Etruscan Breadwinners

In 1898, 15 years after the List of Hands on Works was compiled, Harry Barnard produced a fascinating photographic record of Wedgwood workers known as 'Etruscan Bread Winners 1898'. This 27 page album contains a series of extremely high quality photographs of each of the different departments taken by Barnard during July and August of that year. Furthermore, he also had the foresight to record the names of the individuals underneath each picture. The photographs reveal that most men wore caps, that manual workers typically had collarless shirts and waistcoats, not to mention the shirts and ties of the decorators, gilders and throwers and turners, and the suits of the warehousemen and office staff. The photographs emphasise the social hierarchy among employees.

In all probability a wash and brush-up and a change of clothes took place prior to being photographed. The majority of females all appear in their 'Sunday best', as evidenced on the photographs of printers and transferers, paintresses, warehouses and slip decorators. The tile makers - although suitably dressed in working clothes - appeared spotlessly clean, which also applied to the workers shown in the glost oven. The Jasper black basalt throwers and turners again appeared wearing clean aprons, but evidence of clay on the shoes and lower part of the trousers of the younger employees in the front row suggest a quick wash and brush-up. The one exception is the sliphouse and mill workers who appeared as if having taken a break during their shift, including the young Kennard Wedgwood in the front row. Likewise Francis Wedgwood also appeared on the photograph of the 'Oddest Men'.

What percentage of employees this 347 actually represents is impossible to determine with precise accuracy. Wage books do not exist for the turn of the 19th century, and no complete list survives from this period. The nearest contemporary account is the list of 723 names compiled by Cecil Wedgwood in 1883. If this figure was still accurate fifteen years later it is a mystery as to why as little as only half of the workforce was recorded.

Although the photographs obviously under-represent the total number of employees they still reveal something of the age and sex structure of the workshops. The sliphouse and mill, biscuit oven and warehouse, earthenware glost ovens and earthenware potters were all exclusively male. This obviously also applied to the oddmen and oddest men which included bricklayers, joiners and engineers, as also were the gilders. This was unusual as generally both men and women tended to be employed as gilders, while burnishing, which appears to have been omitted altogether, was generally a female occupation.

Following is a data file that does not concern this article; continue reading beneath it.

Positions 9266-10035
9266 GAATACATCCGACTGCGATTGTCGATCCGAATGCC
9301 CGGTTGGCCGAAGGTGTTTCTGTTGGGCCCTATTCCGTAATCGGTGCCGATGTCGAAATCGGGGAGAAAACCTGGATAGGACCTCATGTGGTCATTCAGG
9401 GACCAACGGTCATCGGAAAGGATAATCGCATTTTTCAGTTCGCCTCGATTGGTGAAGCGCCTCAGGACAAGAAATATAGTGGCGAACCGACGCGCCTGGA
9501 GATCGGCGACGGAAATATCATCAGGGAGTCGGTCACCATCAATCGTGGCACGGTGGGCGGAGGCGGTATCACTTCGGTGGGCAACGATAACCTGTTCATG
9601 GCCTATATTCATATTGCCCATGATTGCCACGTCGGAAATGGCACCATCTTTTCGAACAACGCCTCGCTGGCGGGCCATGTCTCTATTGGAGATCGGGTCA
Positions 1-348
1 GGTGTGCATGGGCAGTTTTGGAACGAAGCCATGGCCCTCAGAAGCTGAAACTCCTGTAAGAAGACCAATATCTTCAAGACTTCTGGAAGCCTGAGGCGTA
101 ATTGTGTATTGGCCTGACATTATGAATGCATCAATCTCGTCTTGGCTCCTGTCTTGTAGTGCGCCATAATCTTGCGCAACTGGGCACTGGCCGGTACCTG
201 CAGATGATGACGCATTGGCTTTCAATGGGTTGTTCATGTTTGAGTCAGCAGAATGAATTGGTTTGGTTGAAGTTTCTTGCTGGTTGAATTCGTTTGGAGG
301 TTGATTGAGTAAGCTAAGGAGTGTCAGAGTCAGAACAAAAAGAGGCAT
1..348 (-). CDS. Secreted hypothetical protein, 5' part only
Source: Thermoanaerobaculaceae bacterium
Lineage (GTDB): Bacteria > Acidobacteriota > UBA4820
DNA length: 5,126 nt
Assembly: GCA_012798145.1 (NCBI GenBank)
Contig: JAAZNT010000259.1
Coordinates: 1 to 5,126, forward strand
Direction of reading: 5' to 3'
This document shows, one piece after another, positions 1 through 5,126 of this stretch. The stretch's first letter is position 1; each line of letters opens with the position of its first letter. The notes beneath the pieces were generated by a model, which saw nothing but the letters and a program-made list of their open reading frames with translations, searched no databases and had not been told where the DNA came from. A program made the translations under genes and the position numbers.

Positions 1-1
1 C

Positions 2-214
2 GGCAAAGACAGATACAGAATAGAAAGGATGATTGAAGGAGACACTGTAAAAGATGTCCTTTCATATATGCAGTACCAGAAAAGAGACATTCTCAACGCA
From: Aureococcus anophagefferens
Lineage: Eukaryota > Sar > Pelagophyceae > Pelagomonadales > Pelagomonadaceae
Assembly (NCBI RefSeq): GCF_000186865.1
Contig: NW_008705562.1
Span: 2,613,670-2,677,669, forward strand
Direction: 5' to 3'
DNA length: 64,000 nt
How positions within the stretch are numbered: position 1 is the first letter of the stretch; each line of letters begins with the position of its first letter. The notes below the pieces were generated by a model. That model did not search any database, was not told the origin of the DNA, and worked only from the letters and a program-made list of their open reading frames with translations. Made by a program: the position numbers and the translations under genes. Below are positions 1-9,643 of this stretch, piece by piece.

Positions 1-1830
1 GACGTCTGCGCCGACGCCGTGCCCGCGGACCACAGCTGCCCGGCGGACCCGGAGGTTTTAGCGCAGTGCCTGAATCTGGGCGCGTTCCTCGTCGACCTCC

Predominately male workshops included the Jasper departments, such as throwers, turners, decorators and those at the Jasper oven, as well as the general warehouse and office staff. The thrower usually required two assistants, either females or boys, one to turn his wheel and the other to 'take off'. These departments usually included two or three females, as well as boys (as assistants) and male teenagers (as apprentices). A higher proportion of females existed among the china potters, the majolica department and tile makers, the latter where half the workforce appeared to be female, the majority being in their late teens or early to mid-twenties. Again it appears that young boys were also employed in these departments. Females far outnumbered males as printers and transferrers. Men would have printed the design onto tissue paper, with the younger girls working as paper cutters, cutting out the patterns for the women who transferred them onto the ware. The only departments to be exclusively female were the slip-decorators, paintresses and apprentice paintresses.

This section is drawn from 'The History of Etruria', by Kevin Salt, 2006 (available for purchase from the Wedgwood Museum).


Etruscan Breadwinners: slip-houses and mill, © Wedgwood Museum

Etruscan Breadwinners: slip-houses and mill
© Wedgwood Museum